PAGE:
120 Numerical experiments for tropical cyclone intensity to the ocean around the warm strong currents

Thursday, 3 April 2014
Golden Ballroom (Town and Country Resort )
Mayumi K. Yoshioka, Tohoku University, Sendai, Miyagi, Japan; and H. Aiki and K. Tsuboki

The ocean affects tropical cyclones (TCs) through the sea surface and greatly controls intensity of TCs (e.g., central pressure, rain rate, wind speed). The intensity control by the ocean has been explained with the sea surface temperature (SST), or, the ocean heat content near the surface. The distribution of the SST or heat content varies by air sea interaction through mixing/upwelling in the upper layer in the ocean produced by TCs passing on the ocean surface, and then, cooler SST/ less heat content makes suppression of the intensity of the TCs. The suppression of the intensity is observed evident in the TCs of slow moving because of cooling in the upper ocean layer by mixing/upwelling. It is possible, however, that the intensity suppression of a TC is weakened if the TC moves slowly or stays long around the strong warm currents.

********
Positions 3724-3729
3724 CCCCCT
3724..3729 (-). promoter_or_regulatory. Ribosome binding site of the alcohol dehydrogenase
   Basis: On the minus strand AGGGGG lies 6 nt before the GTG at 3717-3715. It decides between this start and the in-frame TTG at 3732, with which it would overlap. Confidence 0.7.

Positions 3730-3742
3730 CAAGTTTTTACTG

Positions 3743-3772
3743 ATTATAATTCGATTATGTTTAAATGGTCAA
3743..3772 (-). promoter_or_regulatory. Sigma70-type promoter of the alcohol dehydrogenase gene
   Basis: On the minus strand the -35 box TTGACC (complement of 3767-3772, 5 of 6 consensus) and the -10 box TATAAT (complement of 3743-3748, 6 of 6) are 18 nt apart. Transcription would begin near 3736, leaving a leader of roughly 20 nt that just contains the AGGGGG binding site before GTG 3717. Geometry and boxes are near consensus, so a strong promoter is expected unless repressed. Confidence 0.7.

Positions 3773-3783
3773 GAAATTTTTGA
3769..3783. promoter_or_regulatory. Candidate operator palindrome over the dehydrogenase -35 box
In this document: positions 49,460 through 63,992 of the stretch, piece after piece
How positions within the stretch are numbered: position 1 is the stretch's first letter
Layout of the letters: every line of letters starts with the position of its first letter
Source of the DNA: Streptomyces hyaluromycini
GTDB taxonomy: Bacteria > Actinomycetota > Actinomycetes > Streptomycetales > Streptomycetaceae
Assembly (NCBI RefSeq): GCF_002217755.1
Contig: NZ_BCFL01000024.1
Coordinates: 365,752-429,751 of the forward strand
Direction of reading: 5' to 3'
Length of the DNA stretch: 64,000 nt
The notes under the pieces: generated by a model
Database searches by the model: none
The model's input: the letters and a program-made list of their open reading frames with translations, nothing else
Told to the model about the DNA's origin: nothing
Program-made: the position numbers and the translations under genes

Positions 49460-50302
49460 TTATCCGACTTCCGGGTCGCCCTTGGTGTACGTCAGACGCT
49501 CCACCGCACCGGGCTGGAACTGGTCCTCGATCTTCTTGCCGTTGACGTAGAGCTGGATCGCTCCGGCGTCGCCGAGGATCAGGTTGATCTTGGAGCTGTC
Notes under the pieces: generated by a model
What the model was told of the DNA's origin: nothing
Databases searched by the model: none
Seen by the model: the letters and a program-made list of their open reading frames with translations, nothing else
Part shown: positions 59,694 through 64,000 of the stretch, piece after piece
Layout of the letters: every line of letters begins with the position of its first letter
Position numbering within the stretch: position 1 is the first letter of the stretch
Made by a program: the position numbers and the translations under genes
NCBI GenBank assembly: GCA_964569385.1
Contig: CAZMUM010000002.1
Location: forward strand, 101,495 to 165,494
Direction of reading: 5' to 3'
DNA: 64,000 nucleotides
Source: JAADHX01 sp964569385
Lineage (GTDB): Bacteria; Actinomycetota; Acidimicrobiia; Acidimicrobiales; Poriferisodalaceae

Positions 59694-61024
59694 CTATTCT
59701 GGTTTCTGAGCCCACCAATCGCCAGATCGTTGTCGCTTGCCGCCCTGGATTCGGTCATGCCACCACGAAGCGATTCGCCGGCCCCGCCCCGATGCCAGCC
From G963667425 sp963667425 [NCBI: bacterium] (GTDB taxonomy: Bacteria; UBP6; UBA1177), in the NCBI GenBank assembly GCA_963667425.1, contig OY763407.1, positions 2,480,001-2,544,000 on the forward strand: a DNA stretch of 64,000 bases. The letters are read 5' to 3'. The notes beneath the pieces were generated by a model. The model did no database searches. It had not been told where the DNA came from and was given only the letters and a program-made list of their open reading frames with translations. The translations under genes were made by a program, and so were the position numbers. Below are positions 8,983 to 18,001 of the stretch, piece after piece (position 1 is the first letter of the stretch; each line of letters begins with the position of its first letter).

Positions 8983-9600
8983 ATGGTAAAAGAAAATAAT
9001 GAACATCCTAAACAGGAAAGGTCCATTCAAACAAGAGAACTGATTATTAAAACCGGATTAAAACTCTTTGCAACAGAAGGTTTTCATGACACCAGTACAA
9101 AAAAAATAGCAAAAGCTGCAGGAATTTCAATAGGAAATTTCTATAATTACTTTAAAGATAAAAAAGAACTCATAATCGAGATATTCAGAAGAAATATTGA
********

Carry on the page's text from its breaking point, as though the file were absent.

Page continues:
To investigate the intensity of TCs with considering the air-sea interaction around the warm strong currents, numerical experiments utilizing with atmosphere-ocean coupled model were performed; slab ocean model was for vertically one-dimensional coupled experiments and CReSS-NHOES was for three-dimensional coupled experiments. Experiments were performed for TCs which moved/stayed around the Kuroshio currents in the western North Pacific, which had warm strong horizontal flow. Sensitivity experiments employed with idealized oceanic flows were also performed to make sure the contribution of the warm strong currents to the intensity of TCs.

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